need and function. The words have power and are
    sacred. Words are not spoken for the sake of
    talking, buy to impart a message. Speech
    initiates from the center of the body where the
    heart and breath also abide. Speaking involves an
    audible bond between humans and all creations.

15
Worldviews
  • Judeo-Christian heritage
  • It has focused on historical events and
    personages as the crux of reality. The human
    condition is understood as more a function of
    ones standing in the sight of God. Human life
    is in relation to commandments and duties.
  • Christians
  • Christians believe that the original human
    condition is one of being out of favor with God
    by virtue of sin.
  • Native American
  • They tend to view reality as primarily spatial
    rather than as historical and life as good unless
    ones balance is disrupted.

16
Native American Worldviews
  • There is no a Native American worldview.
  • Native American peoples envision life as a
    journey along a path. The path is considered to
    be the way of wisdom, health, and beauty, and its
    ultimate goal is a life that culminates in the
    maturity and fulfillment of character embodied in
    old age.

17
Remember
  • Remember the sky that you were born under,
  • know each of the stars stories.
  • Remember the moon, know who she is.
  • Remember the suns birth at dawn is the
  • strongest point of time. Remember sundown
  • and the giving away to night.
  • Remember your birth, how your mother struggled
  • to give you form and breath. You are evidence of
  • her life, and her mothers, and hers.
  • Remember your father. He is your life, also.
  • Remember the earth whose skin you are
  • red earth, black earth, yellow earth, white earth
  • brown earth, we are earth.

18
Remember
  • Remember the plants, trees, animal life who all
    have their
  • tribes, their families, their histories, too.
    Talk to them,
  • Listen to them. They are alive poems.
  • Remember the wind. Remember her voice. She
    knows the
  • Origin of this universe.
  • Remember you are all people and all people are
    you.
  • Remember you are the universe and this universe
    is you.
  • Remember that all is in motion, is rowing, is
    you.
  • Remember that language comes from this.
  • Remember the dance language is, that life is.
  • Remember.
  • Joy Harjo (Creek)

19
Remember
  • How is the world depicted in Remember?
  • How do you picture its author?

20
Joy Harjo
  • Born in Tulsa, Oklahoma and an enrolled member of
    the Muskogee Tribe.
  • She is an internationally known poet, performer,
    writer and musician. She has published seven
    books of acclaimed poetry.

21
Joy Harjo
  • "Sacred space--I call it a place of grace, or
    the place in which we're most human--the place in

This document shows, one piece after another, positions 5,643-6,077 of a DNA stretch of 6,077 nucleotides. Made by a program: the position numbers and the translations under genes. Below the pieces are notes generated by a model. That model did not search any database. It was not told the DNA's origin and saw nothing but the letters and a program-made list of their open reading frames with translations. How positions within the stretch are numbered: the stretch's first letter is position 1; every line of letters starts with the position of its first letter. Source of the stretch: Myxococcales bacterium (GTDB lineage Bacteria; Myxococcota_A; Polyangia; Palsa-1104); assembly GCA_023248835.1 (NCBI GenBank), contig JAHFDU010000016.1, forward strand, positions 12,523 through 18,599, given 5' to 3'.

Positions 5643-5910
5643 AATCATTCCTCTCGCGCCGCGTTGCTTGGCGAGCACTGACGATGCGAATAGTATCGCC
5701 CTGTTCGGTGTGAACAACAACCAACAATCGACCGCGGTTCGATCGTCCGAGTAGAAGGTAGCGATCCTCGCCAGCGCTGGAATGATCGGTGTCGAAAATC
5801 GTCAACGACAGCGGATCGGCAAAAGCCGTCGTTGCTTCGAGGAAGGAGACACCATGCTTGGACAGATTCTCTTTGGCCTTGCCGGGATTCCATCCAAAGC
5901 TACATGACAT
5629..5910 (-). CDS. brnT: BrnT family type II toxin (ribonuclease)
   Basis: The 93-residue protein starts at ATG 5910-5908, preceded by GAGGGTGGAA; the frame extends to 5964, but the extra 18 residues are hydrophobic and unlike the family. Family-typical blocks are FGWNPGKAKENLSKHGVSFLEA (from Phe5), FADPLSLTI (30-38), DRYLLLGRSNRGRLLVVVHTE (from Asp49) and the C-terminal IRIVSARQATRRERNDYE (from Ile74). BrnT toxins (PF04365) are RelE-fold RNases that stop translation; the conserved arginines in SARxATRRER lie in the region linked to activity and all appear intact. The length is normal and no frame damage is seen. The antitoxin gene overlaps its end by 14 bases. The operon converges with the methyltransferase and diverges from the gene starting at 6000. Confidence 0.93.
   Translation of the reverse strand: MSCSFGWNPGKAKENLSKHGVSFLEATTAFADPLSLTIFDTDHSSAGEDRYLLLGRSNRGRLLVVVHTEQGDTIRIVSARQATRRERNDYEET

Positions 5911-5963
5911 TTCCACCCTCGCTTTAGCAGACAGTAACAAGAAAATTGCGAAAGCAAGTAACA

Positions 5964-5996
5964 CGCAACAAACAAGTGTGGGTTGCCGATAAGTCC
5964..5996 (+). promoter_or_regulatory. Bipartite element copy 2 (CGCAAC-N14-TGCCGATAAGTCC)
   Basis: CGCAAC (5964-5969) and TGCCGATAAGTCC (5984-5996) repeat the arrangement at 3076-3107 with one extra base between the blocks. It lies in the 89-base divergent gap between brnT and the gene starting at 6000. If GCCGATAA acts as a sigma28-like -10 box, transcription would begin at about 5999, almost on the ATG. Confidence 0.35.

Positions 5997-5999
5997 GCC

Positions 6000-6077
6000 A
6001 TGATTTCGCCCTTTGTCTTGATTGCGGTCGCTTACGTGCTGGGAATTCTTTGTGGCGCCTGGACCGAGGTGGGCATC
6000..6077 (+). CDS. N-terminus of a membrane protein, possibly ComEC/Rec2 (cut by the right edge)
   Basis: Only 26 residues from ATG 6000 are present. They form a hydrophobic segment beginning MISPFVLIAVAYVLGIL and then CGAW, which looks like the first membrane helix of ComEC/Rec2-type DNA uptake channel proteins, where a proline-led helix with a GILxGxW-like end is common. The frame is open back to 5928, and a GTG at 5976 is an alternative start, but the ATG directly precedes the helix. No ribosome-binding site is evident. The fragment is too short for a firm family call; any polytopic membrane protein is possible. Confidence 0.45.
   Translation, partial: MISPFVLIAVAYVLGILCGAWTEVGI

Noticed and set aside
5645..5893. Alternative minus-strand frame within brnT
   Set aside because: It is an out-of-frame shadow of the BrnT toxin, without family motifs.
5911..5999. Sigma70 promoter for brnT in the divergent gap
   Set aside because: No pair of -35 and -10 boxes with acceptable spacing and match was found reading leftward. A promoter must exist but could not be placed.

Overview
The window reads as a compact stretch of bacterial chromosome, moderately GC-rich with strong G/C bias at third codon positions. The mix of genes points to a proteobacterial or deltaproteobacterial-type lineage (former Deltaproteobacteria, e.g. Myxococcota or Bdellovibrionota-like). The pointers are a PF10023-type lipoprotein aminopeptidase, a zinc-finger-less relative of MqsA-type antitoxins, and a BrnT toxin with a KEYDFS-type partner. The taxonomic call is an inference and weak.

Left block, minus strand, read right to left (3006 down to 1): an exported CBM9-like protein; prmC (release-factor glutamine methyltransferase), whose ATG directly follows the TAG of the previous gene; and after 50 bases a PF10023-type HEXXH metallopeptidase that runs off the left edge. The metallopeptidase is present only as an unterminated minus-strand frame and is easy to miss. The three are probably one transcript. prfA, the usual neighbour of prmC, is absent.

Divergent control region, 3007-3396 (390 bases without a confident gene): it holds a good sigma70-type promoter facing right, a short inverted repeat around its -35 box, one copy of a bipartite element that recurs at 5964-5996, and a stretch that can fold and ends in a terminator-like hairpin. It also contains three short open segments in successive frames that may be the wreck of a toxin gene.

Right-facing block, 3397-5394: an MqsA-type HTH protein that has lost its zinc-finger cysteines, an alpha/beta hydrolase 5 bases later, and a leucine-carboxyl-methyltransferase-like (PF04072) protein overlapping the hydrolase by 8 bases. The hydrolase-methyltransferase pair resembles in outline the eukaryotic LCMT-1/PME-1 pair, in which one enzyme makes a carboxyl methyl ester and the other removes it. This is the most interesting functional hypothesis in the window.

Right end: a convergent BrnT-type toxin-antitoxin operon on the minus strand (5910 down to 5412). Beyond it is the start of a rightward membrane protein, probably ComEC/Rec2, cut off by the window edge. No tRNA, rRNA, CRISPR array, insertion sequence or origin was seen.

which there's a unity of human-ness with
    wolf-ness, with hummingbird-ness, with Sandia
    Mountain-ness with rain cloud-ness? . . .It's
    that place in which we understand there is no
    separation between worlds. It has everything to
    do with the way we live. The land is responsible
    for the clothes you have on, for my saxophone,
    for the paper that I write these things on, for
    our bodies. It's responsible for everything."

22
Importance of a Circle
  • You have noticed that everything that an Indian
    does is in a circle, and that is because the
    Power of the World always works in circles, and
    everything tries to be round. In the old days
    when we were a strong and happy people, all our
    power came to us from the sacred hoop of the
    nation and so long as the hoop was unbroken, the
    people flourished. The flowering three was the
    living center of the hoop, and the circle of the
    four quarters nourished it. The east gave peace
    and light, the south gave warmth, the west gave
    rain, and the north with its cold and mighty wind
    gave strength and endurance. This knowledge came
    to us from outer world with our religion.
    Everything the Power of the World does is done in
    a circle.

23
  • The sky is round, and I have heard that the
    earth is round like a ball, and so are the stars.
    The wind, in its greatest power, whirls. Birds
    make their nests in circles, for theirs is the
    same religion as ours. The sun comes forth and
    goes down again in a circle. The moon does the
    same, and both are round. Even the seasons form
    a great circle in their changing, and always come
    back again to where they were. The life of a man
    is a circle from childhood to childhood, and so
    it is in everything where power moves. Our
    teepees were round like the nests of birds,, and
    there were always set in a circle, the nations
    hoop, a nest of may nests, where the Great Spirit
    meant for us to hatch our children.
  • Black Elk (Neihardt 1973)

24
Bibliography
  • Harvey, Karen D. et.al., Teaching About Native
    Americans
  • www4.nau.edu/itep/programs/ tribal_data/index.asp
  • http//www.indianwars.org/Native20Americans/Nativ
    e_American_map.jpg
  • http//www.the-wild-west.co.uk/images/native-ameri
    cans.jpg